Tiffany TuorTiffany Tuor is in her final year as a PhD student, working on a subfield of artificial intelligence called federated machine learning. 

In the digital era the sheer volume of data, and data privacy, are big challenges in artificial intelligence. Federated learning turns the standard approach of training models from data upside down, meaning the data never has to be moved.

FEDERATED LEARNING Rather than bringing all the training data together, federated learning leaves the data where it is, distributed across numerous devices and servers. Instead, many versions of the model are sent out and trained locally on each subset of data. When all these “mini-models” are brought back and combined, the result is one overall model that functions as if it had been trained on the entire dataset at once.

“My PhD is about developing algorithms that allow different entities or institutions to collaboratively train a machine learning model. This is very important because data generated from a single source often lacks diversity which might lead to poor performance of AI algorithms.”

Covid applications

“For example, during the COVID-19 pandemic, researchers have underlined that collecting data from a single region or institution failed to reveal important information such as the impact of environment or ethnicity. My research could be applied to help medical institutions to benefit from each other's data (without compromising privacy of medical data) and hence able to build more a performant AI model able to generalise to a broader range of environments.”

If she hadn’t taken the EEE pathway, Tiffany says she would have loved to be a medical doctor – “if only I did not faint each time I see blood!”  “I have a huge admiration for this profession. The good thing about being an EE engineer is that I feel I can still contribute to the medical field by building technology that allowed physicians to better diagnose and treat their patients.  I am convinced that Artificial Intelligence will have a significant role in medicine in the coming years and that EE and computer engineers will have a big role to play in this field.”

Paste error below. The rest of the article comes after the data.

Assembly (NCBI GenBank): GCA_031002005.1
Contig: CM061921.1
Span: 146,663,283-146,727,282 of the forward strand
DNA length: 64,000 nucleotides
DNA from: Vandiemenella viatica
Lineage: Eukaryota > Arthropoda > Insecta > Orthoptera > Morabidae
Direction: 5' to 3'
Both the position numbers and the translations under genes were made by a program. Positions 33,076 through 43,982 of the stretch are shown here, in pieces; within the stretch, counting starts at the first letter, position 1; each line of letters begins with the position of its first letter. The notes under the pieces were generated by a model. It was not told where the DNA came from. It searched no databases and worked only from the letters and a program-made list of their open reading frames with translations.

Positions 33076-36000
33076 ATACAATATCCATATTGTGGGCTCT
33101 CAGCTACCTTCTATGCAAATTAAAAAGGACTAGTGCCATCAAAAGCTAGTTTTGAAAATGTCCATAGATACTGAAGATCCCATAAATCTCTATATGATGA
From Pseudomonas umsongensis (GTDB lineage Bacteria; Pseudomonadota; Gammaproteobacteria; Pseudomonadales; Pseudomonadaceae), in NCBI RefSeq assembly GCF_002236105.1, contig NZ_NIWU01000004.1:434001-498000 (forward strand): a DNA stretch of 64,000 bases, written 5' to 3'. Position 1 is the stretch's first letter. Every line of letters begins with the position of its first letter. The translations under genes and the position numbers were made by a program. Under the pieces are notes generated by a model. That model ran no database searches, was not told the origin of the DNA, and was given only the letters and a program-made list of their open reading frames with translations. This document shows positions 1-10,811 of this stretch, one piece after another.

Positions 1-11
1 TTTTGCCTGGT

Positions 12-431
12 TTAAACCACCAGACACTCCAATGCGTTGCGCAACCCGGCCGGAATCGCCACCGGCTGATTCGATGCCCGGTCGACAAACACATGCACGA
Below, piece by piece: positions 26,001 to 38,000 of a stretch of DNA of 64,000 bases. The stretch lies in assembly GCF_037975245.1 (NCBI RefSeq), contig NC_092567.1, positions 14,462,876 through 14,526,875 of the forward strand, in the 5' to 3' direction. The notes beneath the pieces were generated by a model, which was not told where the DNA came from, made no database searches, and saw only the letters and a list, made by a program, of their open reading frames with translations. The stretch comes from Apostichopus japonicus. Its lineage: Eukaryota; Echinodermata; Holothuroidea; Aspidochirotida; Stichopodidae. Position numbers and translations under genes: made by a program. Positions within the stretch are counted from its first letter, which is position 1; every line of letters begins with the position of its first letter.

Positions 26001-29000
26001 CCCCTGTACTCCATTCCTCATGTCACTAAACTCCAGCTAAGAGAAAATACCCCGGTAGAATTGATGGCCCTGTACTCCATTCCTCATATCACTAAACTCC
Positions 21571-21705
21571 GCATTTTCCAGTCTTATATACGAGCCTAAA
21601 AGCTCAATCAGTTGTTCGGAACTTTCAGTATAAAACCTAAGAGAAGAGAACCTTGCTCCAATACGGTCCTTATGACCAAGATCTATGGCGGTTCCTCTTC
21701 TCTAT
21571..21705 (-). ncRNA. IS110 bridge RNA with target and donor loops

After high school, Tiffany was not sure exactly what she wanted to do, so she chose a degree in EEE because it is such a broad discipline that it can keep many career doors open.

“I knew that a degree in EE would equip me with strong technical skills that I could apply in fields as diverse as healthcare, marketing, gaming, cinema, finance to name a few. I am the kind of person who likes to “go against the flow“ and the idea of choosing a path which was not typical for a girl excited me.” 

I am convinced that many girls would get hooked by coding if they would give it a try. For me coding is fun, and I see it as a game."

Challenging stereotypes

Tiffany is keen to help to help ‘demystify’ the reputation of EE and computer science. “There is a lot of stereotyping, such as it is only for certain types of people — “half nerds, half genius”. This type of bias tends to discourage people even before trying. That’s a shame because I am convinced that many girls would get hooked by coding if they would give it a try. For me coding is fun, and I see it as a game.”

“I think we should showcase some practical and fun applications such as how AI can help recommend your favourite items in an online shop, how algorithms are able to recognise the name of songs or even how to teach a bot to have a conversation with you."

As a hobby, Tiffany loves running, “it helps me to clear my mind and takes me away from the computer screen.” Two years ago, she realised a childhood dream by completing the New York Marathon. 

“Training for a marathon has actually helped me a lot for my PhD, it made me realise that it is very important to celebrate small milestones. It can take months to train for a marathon and, years to complete a PhD, so it is very important to be able to enjoy the small wins along the way.”